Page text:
X is the raid made out of the raids

===THE STEPS===

We are going to make 12 mini disk emulations with empty image files - like isos and use loopbacks to make them  considered devices - (I heard though mdadm doesnt need them to be loops - I could of just fed the image files to mdadm - oh well - good thought Ill try that another time but wont write an article on it). Loopbacks are used to mount cdrom images etc. And also my favorite use is testing filesystems, big volumes with lvm, raid with mdadm, encryption with cryptosetup, etc - so basically testing block layer stuff and above.

We need 5 more loopback devices but linux comes with only 8 (0 thru 7) i need to have loopback devices to go up to 12

NOTE we are not using loop0 because I wanted the count to start at 1.

First see what loopbacks you need to create in my case it only went up to 7 so i needed to make 8,9,10,11, and 12:
# ls -l /dev/loop*

MAKE THEM:
# mknod -m660 /dev/loop8 b 7 8
# mknod -m660 /dev/loop9 b 7 9
# mknod -m660 /dev/loop10 b 7 10
# mknod -m660 /dev/loop11 b 7 11
# mknod -m660 /dev/loop12 b 7 12

THE HAVE THE WRONG OWNERSHIP OF root.root (user.group) SO CHANGE IT TO MATCH THE ORIGINAL LOOPBACK WHICH IS root.disk:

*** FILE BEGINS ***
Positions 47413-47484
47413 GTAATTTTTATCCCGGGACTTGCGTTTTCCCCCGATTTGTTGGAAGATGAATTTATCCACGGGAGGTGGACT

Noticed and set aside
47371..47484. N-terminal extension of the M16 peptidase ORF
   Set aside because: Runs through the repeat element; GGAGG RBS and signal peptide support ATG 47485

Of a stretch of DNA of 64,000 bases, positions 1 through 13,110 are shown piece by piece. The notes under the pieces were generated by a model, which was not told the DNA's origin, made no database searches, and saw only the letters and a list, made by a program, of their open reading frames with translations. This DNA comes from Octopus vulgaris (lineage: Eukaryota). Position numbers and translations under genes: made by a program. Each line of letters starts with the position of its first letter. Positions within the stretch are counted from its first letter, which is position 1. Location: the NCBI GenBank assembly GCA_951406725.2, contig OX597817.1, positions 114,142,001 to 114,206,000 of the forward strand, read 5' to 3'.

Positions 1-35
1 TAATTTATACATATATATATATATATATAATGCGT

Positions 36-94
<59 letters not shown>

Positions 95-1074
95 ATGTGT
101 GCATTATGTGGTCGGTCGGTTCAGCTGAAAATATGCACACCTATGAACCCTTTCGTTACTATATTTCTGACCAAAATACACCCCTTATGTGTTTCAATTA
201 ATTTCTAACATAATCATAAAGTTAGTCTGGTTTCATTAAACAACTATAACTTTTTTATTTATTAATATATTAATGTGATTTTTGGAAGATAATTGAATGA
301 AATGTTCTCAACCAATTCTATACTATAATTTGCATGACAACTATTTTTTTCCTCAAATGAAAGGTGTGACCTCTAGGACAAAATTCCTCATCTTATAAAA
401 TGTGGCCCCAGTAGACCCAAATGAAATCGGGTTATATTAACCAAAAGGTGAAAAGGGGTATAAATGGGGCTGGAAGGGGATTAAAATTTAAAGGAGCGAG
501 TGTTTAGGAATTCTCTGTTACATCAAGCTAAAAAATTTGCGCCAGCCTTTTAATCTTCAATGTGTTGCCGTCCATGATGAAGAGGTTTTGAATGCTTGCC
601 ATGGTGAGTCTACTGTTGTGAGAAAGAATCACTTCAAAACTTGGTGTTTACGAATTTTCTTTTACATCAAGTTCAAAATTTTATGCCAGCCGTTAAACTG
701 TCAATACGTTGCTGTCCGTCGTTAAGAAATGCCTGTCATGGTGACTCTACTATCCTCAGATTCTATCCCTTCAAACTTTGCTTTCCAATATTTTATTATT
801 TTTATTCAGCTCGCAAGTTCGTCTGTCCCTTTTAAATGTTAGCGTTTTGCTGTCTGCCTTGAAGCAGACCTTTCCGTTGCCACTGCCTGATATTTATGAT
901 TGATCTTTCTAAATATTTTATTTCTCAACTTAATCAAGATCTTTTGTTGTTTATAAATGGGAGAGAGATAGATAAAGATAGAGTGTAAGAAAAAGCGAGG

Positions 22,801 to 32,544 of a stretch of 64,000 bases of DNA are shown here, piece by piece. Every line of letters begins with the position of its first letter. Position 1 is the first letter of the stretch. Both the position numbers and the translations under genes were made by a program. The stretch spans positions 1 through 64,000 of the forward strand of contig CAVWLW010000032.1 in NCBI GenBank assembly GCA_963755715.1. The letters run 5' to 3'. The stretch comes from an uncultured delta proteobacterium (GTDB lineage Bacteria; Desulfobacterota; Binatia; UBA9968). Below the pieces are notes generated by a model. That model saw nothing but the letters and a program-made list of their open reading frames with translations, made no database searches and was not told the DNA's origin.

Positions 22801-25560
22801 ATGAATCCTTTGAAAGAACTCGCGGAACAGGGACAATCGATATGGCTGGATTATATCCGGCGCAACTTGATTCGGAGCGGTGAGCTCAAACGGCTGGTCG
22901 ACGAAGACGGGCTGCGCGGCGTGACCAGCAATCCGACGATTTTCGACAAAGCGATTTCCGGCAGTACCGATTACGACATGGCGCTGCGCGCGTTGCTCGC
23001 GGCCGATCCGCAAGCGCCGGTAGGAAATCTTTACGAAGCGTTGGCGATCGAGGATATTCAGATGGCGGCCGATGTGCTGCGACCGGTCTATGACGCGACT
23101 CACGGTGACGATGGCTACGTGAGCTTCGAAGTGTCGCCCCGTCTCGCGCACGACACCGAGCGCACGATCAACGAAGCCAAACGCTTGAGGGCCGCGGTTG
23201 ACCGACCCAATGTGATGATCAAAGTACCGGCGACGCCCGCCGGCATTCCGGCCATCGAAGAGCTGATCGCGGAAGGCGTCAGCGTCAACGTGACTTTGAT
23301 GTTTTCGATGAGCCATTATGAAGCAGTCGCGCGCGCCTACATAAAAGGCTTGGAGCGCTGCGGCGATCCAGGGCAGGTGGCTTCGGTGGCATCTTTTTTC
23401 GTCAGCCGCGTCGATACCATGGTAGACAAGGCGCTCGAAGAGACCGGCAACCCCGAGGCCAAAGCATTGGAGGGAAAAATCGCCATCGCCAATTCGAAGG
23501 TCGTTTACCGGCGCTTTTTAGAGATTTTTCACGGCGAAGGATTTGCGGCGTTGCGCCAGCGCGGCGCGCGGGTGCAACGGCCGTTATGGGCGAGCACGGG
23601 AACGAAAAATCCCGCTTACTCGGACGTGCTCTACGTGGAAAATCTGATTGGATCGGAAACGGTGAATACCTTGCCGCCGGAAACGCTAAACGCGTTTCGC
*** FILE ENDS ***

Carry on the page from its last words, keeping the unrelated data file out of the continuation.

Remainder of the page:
# chown root.disk /dev/loop8
# chown root.disk /dev/loop9
# chown root.disk /dev/loop10
# chown root.disk /dev/loop11


===MAKE LOOPBACK DEVICES===
First I will make the loopback devices with dd its nice to get a progress bar - the program for that is bar. Have to download the .deb for it:

# cd /tmp 
# apt-get update
# apt-get wget
# wget http://downloads.sourceforge.net/clpbar/bar_1.10.9_i386.deb?modtime=1183036896&big_mirror=0

Get the file name with "ls" note my filename literally was like this:

# dpkg -i bar_1.10.9_i386.deb?modtime=1183036896&big_mirror=0
# mkdir -p /vol/raid
# cd /vol/raid

Im going to make a for loop that makes the image files and makes them into loopback devices with progress bars so we can see how far we are with the process:

# for i in 1 2 3 4 5 6 7 8 9 10 11 12; do echo "===ab$i===" && dd if=/dev/zero bs=1M count=300 | bar -s 300m -of ab$i && losetup /dev/loop$i ab$i;done;

TRANSLATION OF THAT INTO ENGLISH:
-NOTE DONT DO THESE COMMANDS THATS WHY I DIDNT INCLUDE A # WITH IT, ITS JUST AN EXPLANATION OF THE FOR LOOP IN ENGLISH-